Moderate alcohol intake is just fine, and often one of the pleasures of life. How can we make sure that tipple doesn’t damage our health?
What’s safe for who?
We usually measure alcohol in ‘units’ (see below).
In recent years, doctors have added a safe daily, as well as weekly, limit That’s because some people used to think they could drink all their week’s units on a single night – not a pretty sight!
- For women, the recommended safe limits are;
- Not more than 14 units in a week and
- Not more than 2-3 units in a day
- For men, they are:
- Not more than 21 units in a week and
- Not more than 3-4 units in a day
So if you’re a woman drinking 3 units on an average night, you need a couple of ‘alcohol free days’ every week
If you have diabetes you shouldn’t drink more than 1-2 units a day
Why are the limits lower for women?
It does seem unfair, doesn’t it! However, it’s all to do with the levels of alcohol in your bloodstream. Women have more body fat and less body water on average than men, even if they weigh the same. As a result, their blood alcohol levels – and the possible damage from alcohol – is higher.
What’s in a unit?
There is one unit of alcohol in:
Beer – ½ a pint of normal strength beer or lager (some ‘extra strong’ lagers have almost twice this much)
Wine – a small (110ml) glass of wine. There are 9 units in most bottles of wine, and a ‘small’ glass of wine in a pub has just over 2 units. All too often, wine bars and pubs offer a ‘large’ glass of wine as standard – a single large glass contains 3 units
Spirits – a single pub measure (25ml) of spirits
What harm does alcohol do?
It’s easier to list the parts of the body that aren’t damaged by alcohol than the ones that are! We all know alcohol can harm your liver, but it can also raise your risk of heart attack and stroke; cause stomach ulcers; and bring on dementia, as well as making depression and accidents more likely.
Do I need to worry?
It’s not just people who get drunk and incapable who damage their bodies
More and more of the people I see with alcohol related damage aren’t ‘binge drinkers’ – they start off having a glass of wine to unwind. As they get used to alcohol, they need more to have the same effect and their drinking creeps up. It’s well worth measuring your wine and spirit glasses and keeping a diary of how much you drink. Don’t cheat – you’re the only one who will suffer!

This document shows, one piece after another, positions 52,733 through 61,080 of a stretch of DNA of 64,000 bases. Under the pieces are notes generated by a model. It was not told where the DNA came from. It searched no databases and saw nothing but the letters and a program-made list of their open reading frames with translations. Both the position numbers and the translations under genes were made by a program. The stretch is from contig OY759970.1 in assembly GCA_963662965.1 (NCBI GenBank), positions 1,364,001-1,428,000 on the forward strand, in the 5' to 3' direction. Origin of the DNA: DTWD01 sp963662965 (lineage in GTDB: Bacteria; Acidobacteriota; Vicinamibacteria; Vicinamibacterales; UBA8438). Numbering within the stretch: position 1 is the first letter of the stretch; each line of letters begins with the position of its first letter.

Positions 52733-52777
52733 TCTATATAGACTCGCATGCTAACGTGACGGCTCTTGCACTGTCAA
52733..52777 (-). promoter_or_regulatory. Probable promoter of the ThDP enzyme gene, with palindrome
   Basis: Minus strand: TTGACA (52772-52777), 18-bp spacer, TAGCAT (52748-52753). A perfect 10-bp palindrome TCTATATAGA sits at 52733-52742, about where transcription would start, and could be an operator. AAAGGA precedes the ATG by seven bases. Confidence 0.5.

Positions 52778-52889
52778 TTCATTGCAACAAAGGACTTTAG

Doctors use lots of different tools to assess if patients have a problem with drinking. That’s partly because there are so many patterns of drinking – from the binge drinker who vomits on street corners to the ‘secret drinker’ whose family have no idea.
I find the ‘CAGE’ questionnaire useful – but you have to be honest with your answers.
- C - Have you ever thought you should Cut down on your drinking?
- A - Have you ever felt Angry when others have commented on your drinking?
- G - Have you ever felt Guilty about your drinking?
- E - Have you ever needed an ‘Eye opener’ (a drink in the morning) to get going?
Other questions you might ask yourself include:
- Have you been unable to stop once you started drinking?
- Have you failed to do what was expected of you (whether work or personal commitments) because of alcohol?
- Have you been unable to remember what happened the night before because of alcohol?
- Have you or anyone else been injured because of your drinking?
If you crave alcohol when you don’t have it for a day or two, you definitely have a problem. If your units add up to more than 35 a week (for a woman) or 50 a week (for a man) you should seek help.
There is a huge amount that can be done to help, and your doctor will be sympathetic if you explain your concerns. They will know only too well how much courage it takes to seek help.
With thanks to 'My Weekly' magazine where this article was originally published.
Disclaimer: This article is for information only and should not be used for the diagnosis or treatment of medical conditions. Patient Platform Limited has used all reasonable care in compiling the information but make no warranty as to its accuracy. Consult a doctor or other health care professional for diagnosis and treatment of medical conditions. For details see our conditions.